(see here for context)
Thanks for the thoughtful response and apologies for what seems to have been a slightly shrill note to my comments in retrospect. I wasn’t consciously commenting with a sociological hat on (so to speak) but I take the point nonetheless – the implication of MacIntyre’s work for sociology is, I would argue at least, an attentiveness to the normative dimension of everyday life, as opposed to the material and/or the meanings. That is the sense in which things matter to individuals in an non-reductive way, as well as the cultural and structural properties of the world (things like dominant conceptions of social science, esoteric political philosophy, online publishing platforms and organisations which employ people with particular views) which constitute the environment within which moral subjects find themselves and are faced with the challenge of making sense of circumstances they did not choose but are nonetheless capable of making choices within. It’s in this sense that i think i did slip into talking sociologically when I accused you of simplifying a complex amalgamation of circumstances. So I guess I was saying two things really and i stand by both of them:
- I was questioning the empirical basis for your claims in a straight forward lay sense. I just don’t think what you’re saying is true. You slip into making empirical claims in your second to last paragraph and I think they’re straight forwardly inaccurate on an empirical level – if you look at sociology, economics, political science, geography and anthropology in an anglo-american context the degree of truth or falsity is different. Foucault’s work (and that of his adherents) doesn’t represent a ‘radical deviation’ from the norm – he’s been cited almost 400,000 times. He’s practically institutionalised in some parts of the academy. The Foucauldian whose work I’m most familiar with, Nik Rose, has been cited over 30,000 times and is, to the best of my knowledge, one of the most highly cited British sociologists currently writing. What you believe to be the dominant conception of the social sciences does not, as far as I’m aware, exist outside of political science, economics and certain aspects of US sociology: in each case it is something very different despite the superficial commonality. There’s simply too much heterogeneity for the Straussian analysis to look like anything other than an (extremely interesting) anachronism orientated towards a post-war confluence of circumstances which hasn’t existed in the US for decades.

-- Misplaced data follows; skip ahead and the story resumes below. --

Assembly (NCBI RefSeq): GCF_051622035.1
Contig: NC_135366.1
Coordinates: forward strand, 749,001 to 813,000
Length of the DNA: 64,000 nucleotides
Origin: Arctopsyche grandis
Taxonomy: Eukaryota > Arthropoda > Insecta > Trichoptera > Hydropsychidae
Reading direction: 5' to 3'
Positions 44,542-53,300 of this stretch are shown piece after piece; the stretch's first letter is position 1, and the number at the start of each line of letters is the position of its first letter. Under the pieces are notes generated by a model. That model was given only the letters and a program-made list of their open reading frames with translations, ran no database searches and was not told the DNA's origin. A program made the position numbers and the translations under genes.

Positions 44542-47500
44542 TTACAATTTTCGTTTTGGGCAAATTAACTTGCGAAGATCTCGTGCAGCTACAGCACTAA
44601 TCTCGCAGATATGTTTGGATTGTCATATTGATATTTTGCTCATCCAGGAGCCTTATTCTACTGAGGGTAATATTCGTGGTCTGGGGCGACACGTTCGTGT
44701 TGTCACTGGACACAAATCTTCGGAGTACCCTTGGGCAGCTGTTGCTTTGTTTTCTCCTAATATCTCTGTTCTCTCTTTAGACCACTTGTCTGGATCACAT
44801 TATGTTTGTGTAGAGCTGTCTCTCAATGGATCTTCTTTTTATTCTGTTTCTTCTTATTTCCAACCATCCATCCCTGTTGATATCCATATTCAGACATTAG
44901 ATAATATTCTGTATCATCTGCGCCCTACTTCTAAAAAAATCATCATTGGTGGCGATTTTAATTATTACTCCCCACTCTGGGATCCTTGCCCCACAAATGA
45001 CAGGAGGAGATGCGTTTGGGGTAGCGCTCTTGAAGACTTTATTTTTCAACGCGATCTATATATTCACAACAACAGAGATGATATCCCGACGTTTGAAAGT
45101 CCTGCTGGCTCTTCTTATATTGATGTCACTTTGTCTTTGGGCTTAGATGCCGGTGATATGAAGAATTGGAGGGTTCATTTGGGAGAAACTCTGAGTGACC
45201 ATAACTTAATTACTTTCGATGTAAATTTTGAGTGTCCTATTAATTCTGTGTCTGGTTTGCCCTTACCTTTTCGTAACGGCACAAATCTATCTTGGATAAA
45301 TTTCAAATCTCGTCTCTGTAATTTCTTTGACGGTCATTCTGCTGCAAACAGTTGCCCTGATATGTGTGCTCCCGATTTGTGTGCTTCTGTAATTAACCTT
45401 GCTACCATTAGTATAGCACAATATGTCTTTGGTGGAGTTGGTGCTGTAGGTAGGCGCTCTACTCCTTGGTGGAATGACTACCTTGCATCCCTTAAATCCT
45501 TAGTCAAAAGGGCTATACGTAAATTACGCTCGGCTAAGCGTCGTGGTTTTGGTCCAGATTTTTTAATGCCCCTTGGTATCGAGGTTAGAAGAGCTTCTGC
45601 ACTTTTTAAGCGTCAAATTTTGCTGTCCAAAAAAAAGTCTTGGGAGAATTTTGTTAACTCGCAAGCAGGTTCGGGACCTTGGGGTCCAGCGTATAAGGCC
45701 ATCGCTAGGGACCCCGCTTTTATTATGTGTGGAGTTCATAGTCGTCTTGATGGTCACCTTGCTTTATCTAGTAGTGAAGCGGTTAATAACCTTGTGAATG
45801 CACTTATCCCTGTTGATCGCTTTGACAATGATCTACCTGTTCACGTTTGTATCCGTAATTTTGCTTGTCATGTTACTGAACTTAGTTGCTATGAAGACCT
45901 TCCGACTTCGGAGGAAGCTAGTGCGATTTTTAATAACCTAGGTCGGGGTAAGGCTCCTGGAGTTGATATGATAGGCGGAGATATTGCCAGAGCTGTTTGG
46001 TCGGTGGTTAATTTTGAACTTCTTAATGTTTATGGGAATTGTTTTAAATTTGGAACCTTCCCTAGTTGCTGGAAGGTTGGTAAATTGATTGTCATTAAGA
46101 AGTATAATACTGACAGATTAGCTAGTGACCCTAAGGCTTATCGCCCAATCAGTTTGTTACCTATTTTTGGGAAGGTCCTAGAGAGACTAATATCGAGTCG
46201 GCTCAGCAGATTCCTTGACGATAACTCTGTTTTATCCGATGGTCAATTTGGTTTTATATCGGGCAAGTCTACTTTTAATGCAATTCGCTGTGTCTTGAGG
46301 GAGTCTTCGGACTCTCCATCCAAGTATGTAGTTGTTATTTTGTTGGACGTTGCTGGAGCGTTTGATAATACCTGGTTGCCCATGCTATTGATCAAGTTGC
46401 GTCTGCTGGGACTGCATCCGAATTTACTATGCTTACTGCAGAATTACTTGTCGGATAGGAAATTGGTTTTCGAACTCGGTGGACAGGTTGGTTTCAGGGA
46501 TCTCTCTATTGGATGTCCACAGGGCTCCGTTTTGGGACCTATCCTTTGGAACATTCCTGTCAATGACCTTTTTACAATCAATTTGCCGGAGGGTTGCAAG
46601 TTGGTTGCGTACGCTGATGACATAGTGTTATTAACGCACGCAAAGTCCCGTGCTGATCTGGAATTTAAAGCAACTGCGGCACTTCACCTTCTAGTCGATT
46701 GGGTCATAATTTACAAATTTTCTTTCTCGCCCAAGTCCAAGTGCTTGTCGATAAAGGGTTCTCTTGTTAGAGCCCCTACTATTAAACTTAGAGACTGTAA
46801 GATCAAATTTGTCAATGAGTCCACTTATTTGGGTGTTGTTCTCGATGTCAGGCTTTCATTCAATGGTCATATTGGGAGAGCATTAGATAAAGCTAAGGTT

- Which brings me to the sociological point about simplification. To be frank I think you have a much stronger case when talking about the cultural politics of academia than you do when invoking the “implied politics of much of the research being conducted”. I also assumed this was what you were talking about in the first place i.e. the “why are professors liberal?” paradigm. My objection to what I took you to be arguing and the basis of my ‘narcissism’ comment was the sense in which it might be that they seem left-wing to you because of your own oppositional orientation to them i.e. they seem homogenous because of your own intense experience of heterogeneity within the academy. My frustration with what I took to be your simplification stemmed from the degree to which, as someone happily on the non-aligned far left for much of my life, it’s obvious to me that there’s a whole range of views which often get subsumed under the portmanteau term ‘leftism’. I realise now this wasn’t what you were actually arguing but I thought it would be helpful to explain where I was coming from. The other aspect to my frustration, which certainly is relevant, stems from what seems (to me at least) to be areas of near hegemonic social attitudes within the academy[*] concerning things like religion and secularism – spoken as a life long atheist whose most significant intellectual influences have nonetheless all been catholic philosophers. I’m sure there are others which I don’t notice, probably because I unthinkingly reproduce them. I would have assumed, looking at this from a sociological perspective, that these were the sorts of cultural tendencies which had provoked your ire. So when I accused you of simplification, it was on the (mistaken?) assumption that you were, in part at least, reacting to convergences of viewpoint which I accept exist but nonetheless over generalising from the existence to posit an ‘open conspiracy’ – which I do accept as a possibility, in the sense of networks operating towards certain shared purposes without explicit organisation, but not in the sense you’re advocating, which suggested an unwillingness to accept the reasoned disagreement of others.
*It occurs when writing a statement like “within the academy” that I’m speaking generally and experientially, without any empirical basis that I can easily point to for substantiation, in precisely the way I was criticising you for doing. I remain entirely open to being persuaded otherwise though and the truncated empiricism I’d endorse is one which sees empirical data as adjudicating rather than prohibiting propositions which are not immediately substantiated.